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Star Trek Legacy And Learning From ‘Picard’

5 Minute Read
Apr 27 2023
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After three seasons, people genuinely like, even love, Star Trek: Picard. As we look towards to the future, what lessons can we learn?

Star Trek: Picard is, in many ways, a learning experience. The glib thing to say is that Star Trek shows are often bad in their first two seasons. But tradition is not the reason Picard misses its mark for two seasons straight. Terry Matalas is not Michael Piller. And the biggest lesson is more complex than just “write good”.

There’s an interesting debate concerning writers and audiences. How much do the creator’s desires and intentions matter? How much does audience expectation matter? There’s no correct answer for this — it’s all circumstantial. But you can see how Picard‘s problems early on involve too much respect for the former and not enough of the latter.

Michael Chabon wrote a lot of that first season while also visiting his father’s deathbed. And the grief of that experience is palpable throughout the story. Similarly, Patrick Stewart’s experiences of domestic abuse are all over the second season of Picard.

Fundamentally, there’s nothing wrong with tackling these traumas within a narrative, but they don’t really work for Star Trek: Picard. So the first lesson is…

Courtesy of Paramount Plus

Write For The Star Trek Show You’re Making

Seems obvious when you say it out loud. But there’s a fundamental disconnect between the first two seasons of Picard and the previous seven seasons of Star Trek: The Next Generation. Wanting this new show to have its own unique identity makes sense. But there’s got to be more connective tissue between old and new beyond legacy characters and Easter eggs.

There are TNG episodes with ambivalent endings. But most people remember the show as having neat resolutions. Picard doesn’t stay a Borg. Worf’s spine doesn’t stay broken. Data’s rights are always upheld. Heck the series finale involves Picard saving all sentient life across three separate timelines.

Basically, if you’re making a show with “Picard” in the title, whatever else you do, you’d better tell a hopeful story where things work out for our heroes. No incredibly sad, protracted android deaths. No suicidal moms.

I’m not saying “no bummers allowed” but it shouldn’t be the focus. That being said…


Courtesy of CBS Television

Not Every Star Trek Show Is TNG

It’s important to remember that not all the Star Trek shows lean into happy endings. So the lesson of Star Trek: Picard season 3 should not be “make all Star Trek shows like this”. What it means, again, is: write for the show you’re making.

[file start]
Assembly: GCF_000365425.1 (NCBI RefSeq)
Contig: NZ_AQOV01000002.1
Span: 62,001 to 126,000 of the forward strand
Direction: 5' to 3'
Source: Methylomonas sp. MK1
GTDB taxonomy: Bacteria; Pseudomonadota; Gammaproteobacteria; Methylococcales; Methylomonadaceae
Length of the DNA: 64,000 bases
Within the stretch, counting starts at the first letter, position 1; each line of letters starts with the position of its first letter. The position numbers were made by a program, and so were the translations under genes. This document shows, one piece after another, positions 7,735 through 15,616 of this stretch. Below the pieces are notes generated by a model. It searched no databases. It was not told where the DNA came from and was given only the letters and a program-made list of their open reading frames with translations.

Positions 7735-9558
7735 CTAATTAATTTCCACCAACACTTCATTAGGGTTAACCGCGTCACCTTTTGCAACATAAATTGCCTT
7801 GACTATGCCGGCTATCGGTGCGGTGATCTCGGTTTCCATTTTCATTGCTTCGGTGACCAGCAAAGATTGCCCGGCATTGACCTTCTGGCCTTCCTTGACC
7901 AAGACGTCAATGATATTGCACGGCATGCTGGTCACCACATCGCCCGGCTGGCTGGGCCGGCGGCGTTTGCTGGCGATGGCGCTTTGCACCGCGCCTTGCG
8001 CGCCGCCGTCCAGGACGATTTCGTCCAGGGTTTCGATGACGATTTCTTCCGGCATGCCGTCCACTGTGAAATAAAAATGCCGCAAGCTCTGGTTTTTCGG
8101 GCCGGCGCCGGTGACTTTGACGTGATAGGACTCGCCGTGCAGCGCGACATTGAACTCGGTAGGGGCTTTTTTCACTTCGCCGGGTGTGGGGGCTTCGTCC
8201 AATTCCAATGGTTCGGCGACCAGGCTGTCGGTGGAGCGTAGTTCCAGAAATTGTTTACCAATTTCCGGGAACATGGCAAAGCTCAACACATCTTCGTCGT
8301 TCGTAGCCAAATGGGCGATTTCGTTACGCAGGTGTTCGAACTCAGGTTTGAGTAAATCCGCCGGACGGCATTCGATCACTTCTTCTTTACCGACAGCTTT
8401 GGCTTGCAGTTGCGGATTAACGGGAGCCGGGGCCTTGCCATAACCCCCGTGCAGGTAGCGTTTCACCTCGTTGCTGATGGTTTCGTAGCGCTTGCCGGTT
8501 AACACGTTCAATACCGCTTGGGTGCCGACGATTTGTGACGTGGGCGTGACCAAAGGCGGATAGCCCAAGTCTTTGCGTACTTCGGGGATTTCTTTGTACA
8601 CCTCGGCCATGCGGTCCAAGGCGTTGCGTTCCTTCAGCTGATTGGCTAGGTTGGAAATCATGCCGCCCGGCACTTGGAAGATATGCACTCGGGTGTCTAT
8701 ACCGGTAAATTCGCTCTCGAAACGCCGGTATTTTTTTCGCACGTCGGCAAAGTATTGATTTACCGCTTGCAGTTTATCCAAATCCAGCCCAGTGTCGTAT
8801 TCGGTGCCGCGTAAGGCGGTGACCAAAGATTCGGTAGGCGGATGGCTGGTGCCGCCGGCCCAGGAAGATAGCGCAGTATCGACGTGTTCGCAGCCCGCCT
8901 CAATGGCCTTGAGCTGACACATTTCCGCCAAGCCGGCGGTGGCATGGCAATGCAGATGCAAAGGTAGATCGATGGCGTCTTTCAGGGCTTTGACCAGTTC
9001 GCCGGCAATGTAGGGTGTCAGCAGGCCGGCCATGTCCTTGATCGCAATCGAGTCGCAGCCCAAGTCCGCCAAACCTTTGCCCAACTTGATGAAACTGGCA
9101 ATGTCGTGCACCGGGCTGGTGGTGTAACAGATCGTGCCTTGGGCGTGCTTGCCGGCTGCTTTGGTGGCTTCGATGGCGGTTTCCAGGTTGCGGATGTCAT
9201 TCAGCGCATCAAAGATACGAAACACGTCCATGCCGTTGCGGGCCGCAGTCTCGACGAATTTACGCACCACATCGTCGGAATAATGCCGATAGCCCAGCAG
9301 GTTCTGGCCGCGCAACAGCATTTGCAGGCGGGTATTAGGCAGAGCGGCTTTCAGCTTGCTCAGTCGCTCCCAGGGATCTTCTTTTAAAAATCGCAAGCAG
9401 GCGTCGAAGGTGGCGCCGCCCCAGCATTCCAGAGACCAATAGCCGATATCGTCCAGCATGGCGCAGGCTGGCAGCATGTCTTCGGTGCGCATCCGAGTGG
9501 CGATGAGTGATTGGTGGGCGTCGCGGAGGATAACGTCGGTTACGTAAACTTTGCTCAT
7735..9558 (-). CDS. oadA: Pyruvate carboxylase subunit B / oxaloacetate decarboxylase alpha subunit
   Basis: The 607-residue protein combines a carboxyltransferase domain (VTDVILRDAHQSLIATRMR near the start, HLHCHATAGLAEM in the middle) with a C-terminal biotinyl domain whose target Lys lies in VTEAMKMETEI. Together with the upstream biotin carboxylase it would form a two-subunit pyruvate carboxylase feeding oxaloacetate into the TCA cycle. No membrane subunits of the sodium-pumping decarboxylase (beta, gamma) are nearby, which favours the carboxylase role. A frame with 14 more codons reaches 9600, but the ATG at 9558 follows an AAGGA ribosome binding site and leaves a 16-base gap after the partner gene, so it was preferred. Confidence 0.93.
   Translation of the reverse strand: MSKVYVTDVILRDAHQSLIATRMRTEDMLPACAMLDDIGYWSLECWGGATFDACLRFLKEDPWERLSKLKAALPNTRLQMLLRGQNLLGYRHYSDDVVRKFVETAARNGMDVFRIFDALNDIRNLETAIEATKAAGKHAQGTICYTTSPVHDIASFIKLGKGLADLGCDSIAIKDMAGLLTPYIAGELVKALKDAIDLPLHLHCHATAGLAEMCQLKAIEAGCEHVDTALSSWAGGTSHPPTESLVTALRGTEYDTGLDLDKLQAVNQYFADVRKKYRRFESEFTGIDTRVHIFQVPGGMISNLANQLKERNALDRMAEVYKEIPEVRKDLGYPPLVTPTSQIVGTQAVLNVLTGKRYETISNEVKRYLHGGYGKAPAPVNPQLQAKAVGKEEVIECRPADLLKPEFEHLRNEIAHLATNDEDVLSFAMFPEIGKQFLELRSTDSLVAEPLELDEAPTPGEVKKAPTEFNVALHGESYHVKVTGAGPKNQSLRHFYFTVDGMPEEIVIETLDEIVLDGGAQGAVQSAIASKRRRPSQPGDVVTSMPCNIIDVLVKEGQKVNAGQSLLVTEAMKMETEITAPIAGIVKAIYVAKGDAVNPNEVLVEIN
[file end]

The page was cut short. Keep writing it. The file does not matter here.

So, for instance, if there are more Star Trek legacy shows, and one of them involves a bunch of Deep Space Nine characters, easy morality tales with clean resolutions are not going to cut it. The mission statement from DS9’s pilot episode “Emissary” boils down to “the past is dead, now move on”.

Similarly, Star Trek: Voyager, while given to celebrations of found family, is frequently about having to choose between two or more bad options. Janeway seldom comes out of a situation without a little muck on her. That’s what makes Star Trek: Prodigy such a great follow-up for Voyager — it, too, is about a complex, found family. But its villains also turn out to be kind of justified in hating the Federation.

via Paramount

Space: The Most Quintessential Frontier

Star Trek — it’s right in the name. A show in this franchise should, above all else, involve traveling far beyond the stars of our solar system. Seeking out new life and new civilizations is the mission statement. Not every criticism of Star Trek: Picard lands, but arguably the most universally accepted critique of its first two seasons is that it spends too much time Earthbound.

The third season gets us on a starship in episode one. We get new planets! New permutations on old ideas. Nebulas teeming with truly alien life. And behold, it was good.


In many ways, with or without more legacy shows, this is the lesson Star Trek has learned best in the last few years. Discovery lives in the farthest flung future yet. Lower Decks is about proving the Cerritos (and us along with them) deserve better than second contact. Strange New Worlds makes the Gorn scary and Sybok interesting. And Prodigy explores alien species, all while keeping that found family at the fore.

Whatever comes next has to keep that proud tradition.

Courtesy of Paramount Plus

But Don’t Always Listen To The Fans

This is a laundry list of nerdy demands. And Star Trek: Picard‘s third season does prove that fans can be right about a thing or two. But that doesn’t mean we’re right about everything. There are people out there still complaining that sometimes people in Starfleet say curse words or use modern colloquialisms. Please, ignore these people. Most of them swear like sailors themselves and just can’t accept change.

The same goes for people still mad because a Black woman got to be captain for a hot minute there on DISCO. Never, under any circumstance, bend the knee to ANYONE who uses “woke” as an insult — not just because it’s a silly way to be, but because it is fundamentally un-Star Trek.

Was it nice having those otherwise-angry YouTubers singing the praises of Star Trek: Picard? Absolutely! What a nice break! And more viewers means more Trek. Love that. But don’t cede ground to the same people who spent the last five years telling you Star Trek ain’t shit because it’s “woke”. They finally caught up with the rest of us. Good. Now they can keep pace.

May our Borg captains be gay as hell and may our futures continue to be as infinitely diverse and in as many infinite combinations as Star Trek first promised they could be nearly 60 years ago.


Lina Morgan
Author: Lina Morgan
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